I read about Karen Fortmann in that Beer Advocate article and her work sounds absolutely intriguing.
The other two scientists, also mentioned in that article, came to my attention a few months back due to their work on the Beer Flavor Map. I have read Meilgaard’s work and others on the flavor wheel and find this [set of] topic[s] incredibly interesting. I would love to get a first-hand account of that work and the resultant product.
One professional brewer with a science background and three brewing scientists. This one would be extremely hard for me to be quiet so I would not hold myself to that here. Beer science. Got to learn. Got to ask questions of the researchers when you get a chance. Still, hopefully, not being a typical guy and letting the ladies have at it.
I would leave the beers up to the professionals, as above.
Growers / Researchers
Seth Klann – barley and rye grower, maltster Mecca Grade Estate Malt
Pat Hayes – OSU barley breeder
Gail Goschie – hop grower, Goschie Farms
Al Haunold – USDA hop breeder. Took over the hop breeding program in Corvallis (USDA-ARS) in 1965: Nugget, Willamette, Cascade and several other hops are credited to him.
These people and their roles are critical to great beer! We need farmers–especially ones like Seth and Gail whose families have been farming in Oregon for over 100 years each. We also need our agricultural researchers and these two–at least in my world–are rock stars.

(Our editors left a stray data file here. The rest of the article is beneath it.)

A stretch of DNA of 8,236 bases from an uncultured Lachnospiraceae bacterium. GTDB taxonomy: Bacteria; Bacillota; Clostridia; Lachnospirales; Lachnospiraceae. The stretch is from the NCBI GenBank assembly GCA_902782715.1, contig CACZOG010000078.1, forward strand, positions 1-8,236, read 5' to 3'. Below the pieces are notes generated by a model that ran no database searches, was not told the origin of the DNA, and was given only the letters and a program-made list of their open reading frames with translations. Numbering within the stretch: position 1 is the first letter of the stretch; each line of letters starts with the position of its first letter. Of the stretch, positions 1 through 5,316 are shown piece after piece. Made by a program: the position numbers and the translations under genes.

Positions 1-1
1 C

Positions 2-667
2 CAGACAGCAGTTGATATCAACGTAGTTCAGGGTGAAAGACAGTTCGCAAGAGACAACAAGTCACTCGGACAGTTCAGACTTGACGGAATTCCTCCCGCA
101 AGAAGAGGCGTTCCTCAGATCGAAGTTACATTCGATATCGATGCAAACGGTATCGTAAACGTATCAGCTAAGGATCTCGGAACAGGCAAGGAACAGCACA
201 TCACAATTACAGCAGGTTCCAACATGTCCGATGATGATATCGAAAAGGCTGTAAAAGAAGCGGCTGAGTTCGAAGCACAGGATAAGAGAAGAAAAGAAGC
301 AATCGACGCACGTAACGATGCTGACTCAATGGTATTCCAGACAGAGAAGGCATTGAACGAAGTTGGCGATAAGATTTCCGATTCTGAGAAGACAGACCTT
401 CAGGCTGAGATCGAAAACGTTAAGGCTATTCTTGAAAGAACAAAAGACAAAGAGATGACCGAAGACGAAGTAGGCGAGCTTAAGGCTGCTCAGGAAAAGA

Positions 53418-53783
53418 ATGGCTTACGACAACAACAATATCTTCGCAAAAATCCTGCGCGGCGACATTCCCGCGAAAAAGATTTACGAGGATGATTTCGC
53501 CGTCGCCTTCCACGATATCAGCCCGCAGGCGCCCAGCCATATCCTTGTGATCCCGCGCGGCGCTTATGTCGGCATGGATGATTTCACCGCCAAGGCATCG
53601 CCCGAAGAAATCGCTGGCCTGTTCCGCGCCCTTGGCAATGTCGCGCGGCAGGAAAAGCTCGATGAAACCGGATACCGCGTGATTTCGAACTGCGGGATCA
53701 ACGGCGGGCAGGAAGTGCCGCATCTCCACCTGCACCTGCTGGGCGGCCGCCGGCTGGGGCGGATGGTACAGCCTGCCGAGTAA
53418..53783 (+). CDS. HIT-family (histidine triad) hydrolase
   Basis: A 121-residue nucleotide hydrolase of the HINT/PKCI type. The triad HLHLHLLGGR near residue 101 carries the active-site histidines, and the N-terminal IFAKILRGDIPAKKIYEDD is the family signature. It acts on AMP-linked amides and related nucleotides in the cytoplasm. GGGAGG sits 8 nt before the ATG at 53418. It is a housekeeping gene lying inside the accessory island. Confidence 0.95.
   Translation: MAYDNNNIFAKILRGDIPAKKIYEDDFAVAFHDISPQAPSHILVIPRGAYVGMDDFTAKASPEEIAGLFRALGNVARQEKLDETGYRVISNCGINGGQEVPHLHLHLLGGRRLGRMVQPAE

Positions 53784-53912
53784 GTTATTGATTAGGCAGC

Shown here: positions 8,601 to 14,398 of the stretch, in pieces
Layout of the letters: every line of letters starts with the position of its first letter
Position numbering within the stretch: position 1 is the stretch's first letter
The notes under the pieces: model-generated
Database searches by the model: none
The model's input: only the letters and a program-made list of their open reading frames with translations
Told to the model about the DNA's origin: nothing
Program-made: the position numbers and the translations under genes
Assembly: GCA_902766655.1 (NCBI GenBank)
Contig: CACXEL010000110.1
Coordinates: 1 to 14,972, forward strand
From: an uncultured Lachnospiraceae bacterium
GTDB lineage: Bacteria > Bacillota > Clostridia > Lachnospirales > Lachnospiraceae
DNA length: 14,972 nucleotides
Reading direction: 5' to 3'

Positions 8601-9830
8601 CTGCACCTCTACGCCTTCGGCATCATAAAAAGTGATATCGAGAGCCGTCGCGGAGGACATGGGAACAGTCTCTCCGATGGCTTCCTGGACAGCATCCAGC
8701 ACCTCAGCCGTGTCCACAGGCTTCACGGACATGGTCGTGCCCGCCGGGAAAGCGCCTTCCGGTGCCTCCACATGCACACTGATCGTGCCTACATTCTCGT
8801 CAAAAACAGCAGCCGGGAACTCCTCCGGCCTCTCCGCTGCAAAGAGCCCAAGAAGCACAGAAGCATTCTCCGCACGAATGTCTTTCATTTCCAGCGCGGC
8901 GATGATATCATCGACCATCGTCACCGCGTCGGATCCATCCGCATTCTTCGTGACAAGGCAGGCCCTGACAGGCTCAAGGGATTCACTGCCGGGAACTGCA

I do know Seth and Pat personally and they are both great people. I have had the privilege of attending OSU Barley Days with Pat playing host and another huge privilege of hanging on the Klann family farm for a a day during a homebrew club group brew and seeing the mechanical floor malter and the storage silos and so learning about all they do to bring us great malt. I have also heard both men present on barley a couple of times.
I do not know Gail personally but she seems like great people from all I have seen and heard. I never had the privilege of meeting Al Haunold either but in our little part of the world he is legendary.
For these folks I would love some vibrant, yet simple, SmaSH beers made with Mecca Grade malt [Full Pint, thanks Pat!] and Goschie Farms’ Haunold-developed hops.
I had a couple other scenarios lined up but due to struggling with writing they need to be left out—there were plenty more women in beer, more growers and researchers, more beer writers, a foursome or three of library folks, homebrewing folks, beer education folks, and so on.